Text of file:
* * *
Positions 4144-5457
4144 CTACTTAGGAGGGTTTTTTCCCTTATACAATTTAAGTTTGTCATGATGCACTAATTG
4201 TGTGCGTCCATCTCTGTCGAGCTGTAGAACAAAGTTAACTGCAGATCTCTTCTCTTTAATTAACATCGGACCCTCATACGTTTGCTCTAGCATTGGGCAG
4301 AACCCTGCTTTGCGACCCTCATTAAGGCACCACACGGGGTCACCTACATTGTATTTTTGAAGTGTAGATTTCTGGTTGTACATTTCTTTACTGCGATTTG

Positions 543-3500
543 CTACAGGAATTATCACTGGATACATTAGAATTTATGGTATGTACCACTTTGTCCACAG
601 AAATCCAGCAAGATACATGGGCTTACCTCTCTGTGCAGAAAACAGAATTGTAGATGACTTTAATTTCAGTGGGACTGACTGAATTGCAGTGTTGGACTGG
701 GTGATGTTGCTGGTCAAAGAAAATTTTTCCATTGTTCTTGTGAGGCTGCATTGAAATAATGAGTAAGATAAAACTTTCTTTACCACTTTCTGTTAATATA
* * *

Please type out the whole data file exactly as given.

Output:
Positions 4144-5457
4144 CTACTTAGGAGGGTTTTTTCCCTTATACAATTTAAGTTTGTCATGATGCACTAATTG
4201 TGTGCGTCCATCTCTGTCGAGCTGTAGAACAAAGTTAACTGCAGATCTCTTCTCTTTAATTAACATCGGACCCTCATACGTTTGCTCTAGCATTGGGCAG
4301 AACCCTGCTTTGCGACCCTCATTAAGGCACCACACGGGGTCACCTACATTGTATTTTTGAAGTGTAGATTTCTGGTTGTACATTTCTTTACTGCGATTTG

Positions 543-3500
543 CTACAGGAATTATCACTGGATACATTAGAATTTATGGTATGTACCACTTTGTCCACAG
601 AAATCCAGCAAGATACATGGGCTTACCTCTCTGTGCAGAAAACAGAATTGTAGATGACTTTAATTTCAGTGGGACTGACTGAATTGCAGTGTTGGACTGG
701 GTGATGTTGCTGGTCAAAGAAAATTTTTCCATTGTTCTTGTGAGGCTGCATTGAAATAATGAGTAAGATAAAACTTTCTTTACCACTTTCTGTTAATATA